Presidential Nominating Convention

This is pretty much a squeal to the page on presidential primaries. This is where the nomination process officially ends.

The main thing that happens at a presidential nominating convention is that the party’s candidate for president is officially selected to run in the general election. This is done through a roll call vote, where the state delegates cast their vote for the candidate of their choice. In addition to this there are two minor activities that take place during the convention.

The delegates also adopt their parties political platform and decide upon the rules for the next nomination cycle.

History of the Convention

The history of the convention as we know it today is very short. The emergence of the primary system has changed the role of the convention. The convention is no longer where the candidates are chosen. Sure they still wrap up the nomination process and the candidate still needs the majority of delegates to get the nomination, but the real decision has already been made in the primaries and caucuses. In fact the candidates who do not prevail in the primaries pledge their delegates to the primary winner, usually making it an almost unanimous vote. The conventions have basically been reduced to a huge campaign event starting the general election.

Prior to the primaries and caucuses, the battle for the nomination was done at the convention. The political bosses would bring their confidants and deals would be made and the bosses would eventually agree upon a candidate. The convention was the place people looked to find out who would be a party’s candidate. All focus was on the convention.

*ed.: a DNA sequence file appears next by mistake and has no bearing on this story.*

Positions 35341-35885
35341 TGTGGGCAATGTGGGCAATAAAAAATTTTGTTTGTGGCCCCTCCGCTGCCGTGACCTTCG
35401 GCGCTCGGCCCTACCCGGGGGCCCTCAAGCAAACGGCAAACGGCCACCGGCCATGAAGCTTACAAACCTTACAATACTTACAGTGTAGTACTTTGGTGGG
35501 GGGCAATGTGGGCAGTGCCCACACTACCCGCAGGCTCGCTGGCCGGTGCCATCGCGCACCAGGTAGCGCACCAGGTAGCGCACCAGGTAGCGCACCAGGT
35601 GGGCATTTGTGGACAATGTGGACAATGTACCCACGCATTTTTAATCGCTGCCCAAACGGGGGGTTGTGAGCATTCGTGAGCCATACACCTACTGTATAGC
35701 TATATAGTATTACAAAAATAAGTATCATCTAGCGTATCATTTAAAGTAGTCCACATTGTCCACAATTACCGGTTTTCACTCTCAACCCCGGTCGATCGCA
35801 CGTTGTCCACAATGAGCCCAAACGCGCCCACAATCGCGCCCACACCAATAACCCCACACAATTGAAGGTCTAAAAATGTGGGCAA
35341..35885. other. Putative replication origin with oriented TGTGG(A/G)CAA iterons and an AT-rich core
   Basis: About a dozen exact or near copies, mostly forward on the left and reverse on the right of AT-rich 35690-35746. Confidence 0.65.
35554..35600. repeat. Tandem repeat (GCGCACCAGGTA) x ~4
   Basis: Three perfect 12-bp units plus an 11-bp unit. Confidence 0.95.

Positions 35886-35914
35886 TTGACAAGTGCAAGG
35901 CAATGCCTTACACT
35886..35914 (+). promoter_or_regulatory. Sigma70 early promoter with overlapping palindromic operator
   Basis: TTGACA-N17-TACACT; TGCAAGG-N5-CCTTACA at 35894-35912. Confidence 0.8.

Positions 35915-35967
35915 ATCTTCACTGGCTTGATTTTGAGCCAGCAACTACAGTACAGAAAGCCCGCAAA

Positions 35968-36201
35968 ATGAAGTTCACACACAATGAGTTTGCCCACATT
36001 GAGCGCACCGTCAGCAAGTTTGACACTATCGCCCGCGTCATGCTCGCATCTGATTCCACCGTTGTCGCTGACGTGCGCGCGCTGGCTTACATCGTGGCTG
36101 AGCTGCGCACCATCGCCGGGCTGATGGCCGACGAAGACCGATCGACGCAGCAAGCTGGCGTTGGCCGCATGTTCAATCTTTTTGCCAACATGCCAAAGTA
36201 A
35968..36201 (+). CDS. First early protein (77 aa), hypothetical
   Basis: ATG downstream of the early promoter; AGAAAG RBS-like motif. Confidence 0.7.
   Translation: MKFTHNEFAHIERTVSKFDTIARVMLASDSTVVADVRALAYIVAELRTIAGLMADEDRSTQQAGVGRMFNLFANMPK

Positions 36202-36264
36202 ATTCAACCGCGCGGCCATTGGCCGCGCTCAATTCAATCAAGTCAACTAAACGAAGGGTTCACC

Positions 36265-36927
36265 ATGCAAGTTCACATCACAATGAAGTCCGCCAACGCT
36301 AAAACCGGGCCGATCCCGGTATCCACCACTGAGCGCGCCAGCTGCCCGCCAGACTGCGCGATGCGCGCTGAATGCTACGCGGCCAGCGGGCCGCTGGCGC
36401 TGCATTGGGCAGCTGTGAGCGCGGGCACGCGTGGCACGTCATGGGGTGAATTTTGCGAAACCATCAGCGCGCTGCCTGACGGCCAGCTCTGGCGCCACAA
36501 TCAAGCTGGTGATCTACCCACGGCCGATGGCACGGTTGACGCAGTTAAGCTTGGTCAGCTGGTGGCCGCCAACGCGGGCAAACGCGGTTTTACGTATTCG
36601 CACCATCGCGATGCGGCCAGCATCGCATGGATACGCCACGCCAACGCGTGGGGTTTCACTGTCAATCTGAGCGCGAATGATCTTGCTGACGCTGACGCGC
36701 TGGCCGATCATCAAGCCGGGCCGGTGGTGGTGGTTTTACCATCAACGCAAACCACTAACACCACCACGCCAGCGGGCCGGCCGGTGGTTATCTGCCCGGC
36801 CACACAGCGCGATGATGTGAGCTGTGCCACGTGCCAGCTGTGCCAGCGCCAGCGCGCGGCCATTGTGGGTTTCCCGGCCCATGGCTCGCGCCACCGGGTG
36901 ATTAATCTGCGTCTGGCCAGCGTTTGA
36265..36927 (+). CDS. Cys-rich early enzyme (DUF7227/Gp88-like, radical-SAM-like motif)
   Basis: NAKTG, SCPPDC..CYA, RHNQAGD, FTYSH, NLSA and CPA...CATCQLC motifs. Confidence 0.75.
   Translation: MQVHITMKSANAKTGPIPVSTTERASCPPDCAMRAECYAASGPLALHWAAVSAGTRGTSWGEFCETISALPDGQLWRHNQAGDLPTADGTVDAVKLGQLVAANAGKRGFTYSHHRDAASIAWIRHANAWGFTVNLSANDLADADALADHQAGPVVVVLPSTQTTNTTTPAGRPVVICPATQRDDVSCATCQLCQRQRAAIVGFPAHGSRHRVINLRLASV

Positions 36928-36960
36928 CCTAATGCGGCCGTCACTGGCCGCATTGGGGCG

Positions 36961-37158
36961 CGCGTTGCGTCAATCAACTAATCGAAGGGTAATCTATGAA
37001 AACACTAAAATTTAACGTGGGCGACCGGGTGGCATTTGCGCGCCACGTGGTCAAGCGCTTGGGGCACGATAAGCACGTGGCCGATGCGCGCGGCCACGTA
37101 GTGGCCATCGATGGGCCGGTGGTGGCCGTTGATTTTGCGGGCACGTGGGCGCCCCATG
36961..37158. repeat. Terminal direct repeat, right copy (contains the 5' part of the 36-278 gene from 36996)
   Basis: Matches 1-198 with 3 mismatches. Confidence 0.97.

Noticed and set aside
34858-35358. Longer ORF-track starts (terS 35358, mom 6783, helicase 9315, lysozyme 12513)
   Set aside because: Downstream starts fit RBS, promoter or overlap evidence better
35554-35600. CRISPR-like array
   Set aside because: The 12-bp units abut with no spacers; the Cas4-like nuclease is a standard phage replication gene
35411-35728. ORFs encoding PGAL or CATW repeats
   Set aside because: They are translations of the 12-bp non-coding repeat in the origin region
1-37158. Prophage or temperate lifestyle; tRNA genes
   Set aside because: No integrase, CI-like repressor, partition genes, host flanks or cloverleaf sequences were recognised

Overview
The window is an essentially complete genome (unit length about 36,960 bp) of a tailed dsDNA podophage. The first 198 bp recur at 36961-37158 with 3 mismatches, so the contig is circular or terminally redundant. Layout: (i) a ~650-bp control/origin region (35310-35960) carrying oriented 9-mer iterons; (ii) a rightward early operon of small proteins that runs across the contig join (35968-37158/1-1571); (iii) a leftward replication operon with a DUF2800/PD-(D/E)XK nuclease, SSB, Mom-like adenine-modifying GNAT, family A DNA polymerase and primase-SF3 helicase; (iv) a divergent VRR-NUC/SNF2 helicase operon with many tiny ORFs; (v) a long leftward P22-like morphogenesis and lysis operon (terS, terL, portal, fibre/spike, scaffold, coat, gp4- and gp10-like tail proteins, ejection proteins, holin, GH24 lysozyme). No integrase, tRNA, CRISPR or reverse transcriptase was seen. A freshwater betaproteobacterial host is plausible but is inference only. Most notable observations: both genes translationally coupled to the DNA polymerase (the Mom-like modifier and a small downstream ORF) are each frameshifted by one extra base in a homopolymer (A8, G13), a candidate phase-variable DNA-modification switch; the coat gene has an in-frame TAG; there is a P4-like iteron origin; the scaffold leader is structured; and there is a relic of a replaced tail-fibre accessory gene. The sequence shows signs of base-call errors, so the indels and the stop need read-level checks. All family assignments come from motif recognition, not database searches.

Through the primary system a candidate will most likely gain enough candidates to seal their nomination long before the convention. People no longer need to look at the convention to know who will represent the party in the general election.

Role of the Convention

There is a bit of a controversy about the role of the convention today. It is no loner significant in the nomination of the candidate. Much criticism has come up that it is just an waste of campaign money. It has been reduced to a over-sized campaign event. Nevertheless, it still has symbolic importance. Formally the candidate is not nominated until the delegates cast their votes at the convention. It marks the start of the general election campaign and it gives the nominated candidate a huge audience as they make their acceptance speech. This speech will be under massive scrutiny as the voters begin to consider who they will vote for at the election in November.

The Bounce

The attention and and almost exclusive audience gives the candidate the opportunity to shift public opinion to their favor. The concentrated media coverage of the strong political party leaders and their speeches culminating in the acceptance speech of the vice presidential candidate and climaxing with the presidential candidates speech usually boosts the candidate’s poll numbers. This is termed as “the bounce” and is a closely watched development in the race. A good bounce is important for the candidates perspectives for winning the election in November. A candidate can usually ride a significant bounce to victory. If the bounce is not large enough the candidate will struggle.


Although the nominating convention’s role has changed, it still marks a milestone in the U.S. presidential election. Along with the primaries and the TV Debates it still remains on of the most important events of the election.

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